Compare any two graphics cards:
GeForce GTX 550 Ti vs Radeon HD 6850
IntroThe GeForce GTX 550 Ti uses a 40 nm design. nVidia has clocked the core frequency at 900 MHz. The GDDR5 RAM is set to run at a speed of 1026 MHz on this specific model. It features 192 SPUs along with 32 Texture Address Units and 24 Rasterization Operator Units.
Compare all that to the Radeon HD 6850, which uses a 40 nm design. AMD has clocked the core frequency at 775 MHz. The GDDR5 RAM runs at a frequency of 1000 MHz on this card. It features 960 SPUs along with 48 TAUs and 32 ROPs.
Power Usage and Theoretical Benchmarks
Power Consumption (Max TDP)
In theory, the Radeon HD 6850 will be 30% faster than the GeForce GTX 550 Ti overall, because of its higher data rate. (explain)
Texel RateThe Radeon HD 6850 should be much (about 29%) more effective at texture filtering than the GeForce GTX 550 Ti. (explain)
Pixel RateIf running with a high resolution is important to you, then the Radeon HD 6850 is superior to the GeForce GTX 550 Ti, though only just barely. (explain)
Please note that the above 'benchmarks' are all just theoretical - the results were calculated based on the card's specifications, and real-world performance may (and probably will) vary at least a bit.
Please note that the price comparisons are based on search keywords - sometimes it might show cards with very similar names that are not exactly the same as the one chosen in the comparison. We do try to filter out the wrong results as best we can, though.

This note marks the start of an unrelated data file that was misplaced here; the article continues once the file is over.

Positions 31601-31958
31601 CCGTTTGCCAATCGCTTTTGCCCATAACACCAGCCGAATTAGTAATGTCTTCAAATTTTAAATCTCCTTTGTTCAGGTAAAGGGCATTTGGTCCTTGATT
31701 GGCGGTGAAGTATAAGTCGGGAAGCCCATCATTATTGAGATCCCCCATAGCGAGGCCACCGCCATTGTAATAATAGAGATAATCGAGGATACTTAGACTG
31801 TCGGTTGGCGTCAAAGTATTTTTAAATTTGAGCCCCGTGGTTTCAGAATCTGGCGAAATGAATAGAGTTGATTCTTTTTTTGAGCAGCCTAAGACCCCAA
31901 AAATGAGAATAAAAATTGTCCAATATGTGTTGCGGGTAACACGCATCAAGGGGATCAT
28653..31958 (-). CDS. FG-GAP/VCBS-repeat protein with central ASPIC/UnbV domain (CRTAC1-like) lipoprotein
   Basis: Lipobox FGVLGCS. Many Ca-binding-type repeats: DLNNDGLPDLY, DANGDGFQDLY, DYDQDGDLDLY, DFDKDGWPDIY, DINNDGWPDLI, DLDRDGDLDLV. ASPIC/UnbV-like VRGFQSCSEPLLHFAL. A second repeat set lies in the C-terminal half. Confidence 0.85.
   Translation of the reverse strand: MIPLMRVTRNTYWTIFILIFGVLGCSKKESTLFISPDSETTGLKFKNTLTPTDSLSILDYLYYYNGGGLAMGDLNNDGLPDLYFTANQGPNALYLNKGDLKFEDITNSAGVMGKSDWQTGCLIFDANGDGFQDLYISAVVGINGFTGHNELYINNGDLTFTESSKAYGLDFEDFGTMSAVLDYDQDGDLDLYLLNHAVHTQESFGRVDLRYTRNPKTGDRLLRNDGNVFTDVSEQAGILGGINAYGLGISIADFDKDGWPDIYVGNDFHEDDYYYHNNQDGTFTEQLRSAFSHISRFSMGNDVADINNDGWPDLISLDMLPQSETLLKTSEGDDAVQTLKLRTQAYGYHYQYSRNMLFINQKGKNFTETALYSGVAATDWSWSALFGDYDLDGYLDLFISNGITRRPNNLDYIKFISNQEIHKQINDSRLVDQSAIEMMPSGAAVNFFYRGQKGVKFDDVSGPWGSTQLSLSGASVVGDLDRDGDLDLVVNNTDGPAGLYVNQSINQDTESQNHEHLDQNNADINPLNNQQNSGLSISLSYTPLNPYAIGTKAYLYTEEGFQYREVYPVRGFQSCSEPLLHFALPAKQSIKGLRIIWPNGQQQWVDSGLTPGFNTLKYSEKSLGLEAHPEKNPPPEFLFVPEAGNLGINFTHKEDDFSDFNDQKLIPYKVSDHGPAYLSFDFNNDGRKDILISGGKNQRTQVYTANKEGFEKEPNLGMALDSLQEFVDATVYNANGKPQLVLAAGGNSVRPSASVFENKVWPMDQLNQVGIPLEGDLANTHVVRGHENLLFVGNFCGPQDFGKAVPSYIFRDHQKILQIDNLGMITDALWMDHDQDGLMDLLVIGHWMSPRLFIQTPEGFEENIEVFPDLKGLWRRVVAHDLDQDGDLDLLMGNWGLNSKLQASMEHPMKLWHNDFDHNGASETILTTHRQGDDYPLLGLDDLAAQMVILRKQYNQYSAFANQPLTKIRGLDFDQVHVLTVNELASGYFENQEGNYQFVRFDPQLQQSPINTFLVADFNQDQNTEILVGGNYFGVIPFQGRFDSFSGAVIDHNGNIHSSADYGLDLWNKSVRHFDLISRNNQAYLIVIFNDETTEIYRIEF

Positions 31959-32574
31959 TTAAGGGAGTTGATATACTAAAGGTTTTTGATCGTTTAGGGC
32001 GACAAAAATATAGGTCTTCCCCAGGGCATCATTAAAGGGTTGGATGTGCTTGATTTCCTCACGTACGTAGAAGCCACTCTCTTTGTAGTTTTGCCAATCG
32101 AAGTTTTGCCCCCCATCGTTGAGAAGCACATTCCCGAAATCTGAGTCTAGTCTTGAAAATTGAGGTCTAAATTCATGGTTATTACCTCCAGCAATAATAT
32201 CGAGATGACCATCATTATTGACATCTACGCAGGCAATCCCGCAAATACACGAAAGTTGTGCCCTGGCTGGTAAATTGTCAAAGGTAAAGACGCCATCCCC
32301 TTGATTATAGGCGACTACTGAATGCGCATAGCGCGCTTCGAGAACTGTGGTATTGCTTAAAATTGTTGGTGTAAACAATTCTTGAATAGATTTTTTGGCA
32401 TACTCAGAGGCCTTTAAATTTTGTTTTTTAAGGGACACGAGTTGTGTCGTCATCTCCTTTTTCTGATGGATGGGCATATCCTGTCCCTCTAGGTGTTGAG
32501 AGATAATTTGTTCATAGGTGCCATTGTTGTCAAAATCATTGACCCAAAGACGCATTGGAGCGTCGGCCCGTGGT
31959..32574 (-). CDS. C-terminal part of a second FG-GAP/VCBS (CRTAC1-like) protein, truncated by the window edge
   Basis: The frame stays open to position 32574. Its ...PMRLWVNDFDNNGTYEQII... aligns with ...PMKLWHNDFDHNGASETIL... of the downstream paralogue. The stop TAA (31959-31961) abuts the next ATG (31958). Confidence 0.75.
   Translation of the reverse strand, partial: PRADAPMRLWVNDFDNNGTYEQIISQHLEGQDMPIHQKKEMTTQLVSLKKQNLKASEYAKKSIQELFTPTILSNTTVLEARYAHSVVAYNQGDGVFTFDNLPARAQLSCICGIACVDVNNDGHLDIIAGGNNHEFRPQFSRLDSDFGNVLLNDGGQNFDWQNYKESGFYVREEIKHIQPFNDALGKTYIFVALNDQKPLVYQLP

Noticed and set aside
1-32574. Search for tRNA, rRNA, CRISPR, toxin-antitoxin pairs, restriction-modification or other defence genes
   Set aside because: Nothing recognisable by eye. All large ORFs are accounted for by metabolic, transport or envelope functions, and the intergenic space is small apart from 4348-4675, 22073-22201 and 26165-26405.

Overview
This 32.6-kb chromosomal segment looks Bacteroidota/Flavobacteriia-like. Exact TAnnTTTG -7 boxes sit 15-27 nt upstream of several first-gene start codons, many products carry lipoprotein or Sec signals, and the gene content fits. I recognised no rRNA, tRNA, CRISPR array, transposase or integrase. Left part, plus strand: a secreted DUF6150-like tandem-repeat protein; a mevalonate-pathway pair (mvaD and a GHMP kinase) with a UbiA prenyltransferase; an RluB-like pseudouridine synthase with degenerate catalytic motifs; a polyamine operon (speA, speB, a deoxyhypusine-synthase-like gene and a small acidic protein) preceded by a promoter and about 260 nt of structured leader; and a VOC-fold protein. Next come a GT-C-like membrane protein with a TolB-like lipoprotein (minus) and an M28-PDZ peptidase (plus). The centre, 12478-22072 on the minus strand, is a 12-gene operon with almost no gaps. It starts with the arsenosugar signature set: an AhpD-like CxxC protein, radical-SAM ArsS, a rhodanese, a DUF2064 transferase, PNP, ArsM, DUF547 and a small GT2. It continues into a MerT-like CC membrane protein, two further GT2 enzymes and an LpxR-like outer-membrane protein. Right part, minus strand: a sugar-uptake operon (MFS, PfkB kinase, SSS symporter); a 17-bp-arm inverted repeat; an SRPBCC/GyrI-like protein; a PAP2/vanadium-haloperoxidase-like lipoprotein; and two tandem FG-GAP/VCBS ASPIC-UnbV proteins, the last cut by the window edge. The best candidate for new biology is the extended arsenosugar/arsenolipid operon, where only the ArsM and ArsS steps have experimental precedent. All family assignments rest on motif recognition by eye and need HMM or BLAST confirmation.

Memory Bandwidth: Bandwidth is the max amount of data (in units of megabytes per second) that can be moved over the external memory interface in a second. It's calculated by multiplying the card's interface width by its memory clock speed. If the card has DDR RAM, it should be multiplied by 2 once again. If DDR5, multiply by 4 instead. The better the bandwidth is, the faster the card will be in general. It especially helps with anti-aliasing, HDR and higher screen resolutions.
Texel Rate: Texel rate is the maximum texture map elements (texels) that are applied in one second. This figure is worked out by multiplying the total amount of texture units by the core clock speed of the chip. The higher the texel rate, the better the video card will be at handling texture filtering (anisotropic filtering - AF). It is measured in millions of texels applied in one second.
Pixel Rate: Pixel rate is the maximum number of pixels the graphics card can possibly write to the local memory in a second - measured in millions of pixels per second. Pixel rate is worked out by multiplying the amount of Raster Operations Pipelines by the the card's clock speed. ROPs (Raster Operations Pipelines - also called Render Output Units) are responsible for outputting the pixels (image) to the screen. The actual pixel rate is also dependant on quite a few other factors, most notably the memory bandwidth of the card - the lower the bandwidth is, the lower the potential to reach the max fill rate.